Friday, March 02, 2012
The Thief, by Fuminori Nakamura
The Thief (by Fuminori Nakamura, translated by Satoko Izumo and Stephen Coates and published by ShHo Crime) is a stripped-down philosophical crime novel, with prose that is sometimes reminiscent of Kobo Abe (more so than the book reminds me of recently translated Japanese crime fiction) or French fiction from Camus to the Nouveau Roman. There are several plotlines in the short book: the narrator-hero is a skillful pickpocket who's showing some signs of a breakdown (he's finding things in his pockets that he doesn't remember stealing); he approaches a mother and son who are shoplifting in a grocery to tell them that a store detective has spotted them, and becomes involved in their lives tangentially; and a crime boss approaches him with an offer he can't refuse, to participate in a series of thefts.
Along the way, the thief remembers key events in his life, all the while with a powerful metaphor hanging over his life (an oppressive tower). The first of these memories is of a master pickpocket who had trained him gets him involved in a caper that will put him in the power of the crime boss who will approach him again later. The second involves a love affair with a married woman whose memory haunts the thief.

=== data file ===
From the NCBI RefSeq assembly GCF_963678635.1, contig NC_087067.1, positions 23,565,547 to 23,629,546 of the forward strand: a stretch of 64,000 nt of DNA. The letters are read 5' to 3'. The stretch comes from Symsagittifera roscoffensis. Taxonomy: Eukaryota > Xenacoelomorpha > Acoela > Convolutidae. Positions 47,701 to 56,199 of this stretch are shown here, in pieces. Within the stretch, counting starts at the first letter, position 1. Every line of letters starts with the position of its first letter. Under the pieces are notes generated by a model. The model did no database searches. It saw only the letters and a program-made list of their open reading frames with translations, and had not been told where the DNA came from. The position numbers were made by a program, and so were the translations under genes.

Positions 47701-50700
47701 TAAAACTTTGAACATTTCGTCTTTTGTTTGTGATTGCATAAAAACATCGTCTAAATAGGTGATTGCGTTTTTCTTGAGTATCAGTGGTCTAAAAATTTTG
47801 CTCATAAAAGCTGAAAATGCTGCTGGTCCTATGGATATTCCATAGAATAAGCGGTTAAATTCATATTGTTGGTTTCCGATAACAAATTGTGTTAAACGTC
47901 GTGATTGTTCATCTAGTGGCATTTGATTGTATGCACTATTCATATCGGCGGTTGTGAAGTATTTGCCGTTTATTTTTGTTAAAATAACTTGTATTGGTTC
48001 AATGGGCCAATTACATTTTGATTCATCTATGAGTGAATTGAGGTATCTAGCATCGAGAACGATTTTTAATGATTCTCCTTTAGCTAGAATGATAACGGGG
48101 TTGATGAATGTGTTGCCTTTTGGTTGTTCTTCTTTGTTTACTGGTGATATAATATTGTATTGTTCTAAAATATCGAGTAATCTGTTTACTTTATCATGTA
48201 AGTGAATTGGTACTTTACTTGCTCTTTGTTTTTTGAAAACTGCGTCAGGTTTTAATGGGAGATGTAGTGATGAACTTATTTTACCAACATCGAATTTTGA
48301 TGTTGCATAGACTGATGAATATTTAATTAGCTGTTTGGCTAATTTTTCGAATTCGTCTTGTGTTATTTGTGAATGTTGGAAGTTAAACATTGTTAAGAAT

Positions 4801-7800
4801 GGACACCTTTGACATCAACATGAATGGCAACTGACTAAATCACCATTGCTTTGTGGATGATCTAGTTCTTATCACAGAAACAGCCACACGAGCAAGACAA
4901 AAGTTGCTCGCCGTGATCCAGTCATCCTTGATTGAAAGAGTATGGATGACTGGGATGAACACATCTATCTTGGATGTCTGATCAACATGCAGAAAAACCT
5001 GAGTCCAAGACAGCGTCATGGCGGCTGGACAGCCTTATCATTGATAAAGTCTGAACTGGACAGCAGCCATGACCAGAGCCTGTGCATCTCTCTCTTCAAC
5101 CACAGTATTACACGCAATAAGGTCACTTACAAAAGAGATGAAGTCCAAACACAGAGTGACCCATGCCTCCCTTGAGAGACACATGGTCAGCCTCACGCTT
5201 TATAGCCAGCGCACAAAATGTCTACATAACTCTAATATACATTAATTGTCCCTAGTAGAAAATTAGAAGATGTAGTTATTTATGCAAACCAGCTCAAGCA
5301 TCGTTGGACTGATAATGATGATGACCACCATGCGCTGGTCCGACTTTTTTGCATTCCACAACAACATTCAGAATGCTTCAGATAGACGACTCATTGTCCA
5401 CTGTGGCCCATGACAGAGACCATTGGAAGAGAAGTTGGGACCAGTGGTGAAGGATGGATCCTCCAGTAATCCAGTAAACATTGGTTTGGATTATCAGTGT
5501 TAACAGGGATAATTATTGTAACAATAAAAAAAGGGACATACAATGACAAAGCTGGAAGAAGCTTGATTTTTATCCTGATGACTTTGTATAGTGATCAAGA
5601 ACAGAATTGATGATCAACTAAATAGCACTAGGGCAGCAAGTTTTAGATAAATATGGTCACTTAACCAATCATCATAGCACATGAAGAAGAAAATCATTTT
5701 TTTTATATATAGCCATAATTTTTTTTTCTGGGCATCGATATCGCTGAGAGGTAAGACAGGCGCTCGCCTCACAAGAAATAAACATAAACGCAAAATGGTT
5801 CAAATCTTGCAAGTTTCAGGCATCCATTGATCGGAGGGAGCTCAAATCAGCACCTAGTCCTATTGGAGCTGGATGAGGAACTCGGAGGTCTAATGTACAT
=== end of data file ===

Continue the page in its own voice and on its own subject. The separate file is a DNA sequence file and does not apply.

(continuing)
As events careen out of the narrator's control, the tone of the novel remains calm, even distant. The reader learns a lot about the art of picking pockets, both in the narrator's interior monologue and in his advice to the young boy/shoplifter, to whom he becomes a sort of mentor (and whose mother also insinuates herself into his life). It's clear that the crime boss is luring him into something beyond his control, just as he is at a crisis point between of overcoming the sense threat represented by the tower and experiencing a sense of loss of control or memory in his activity as a pickpocket. All the threads (in plot and metaphor) come together in a tantalizing climax that hangs on (literally) a coin toss (not in exactly the way that sounds).
If the story sounds heavy, it's not. Its strangeness is in fact the everyday, matter-of-fact quality of the prose, in contrast to what would seem to be extremely stress-enducing events. The bleak plot line, emotional distance, and plain style are aspects that The Thief has very much in common with the classic noir, along with the cold and imposing urban setting. Some hard-boiled aspects of the book will probably seem strange, even comic, to readers like myself who aren't familiar with Japanese daily life (the narrator keeps buying cans of hot coffee from vending machines, for example). The drily philosophical tone and the noir atmosphere combine perfectly, providing a rapid and enjoyable "read" that is nonetheless cool and distant, provoking the reader to think about (as much as experience) the tale.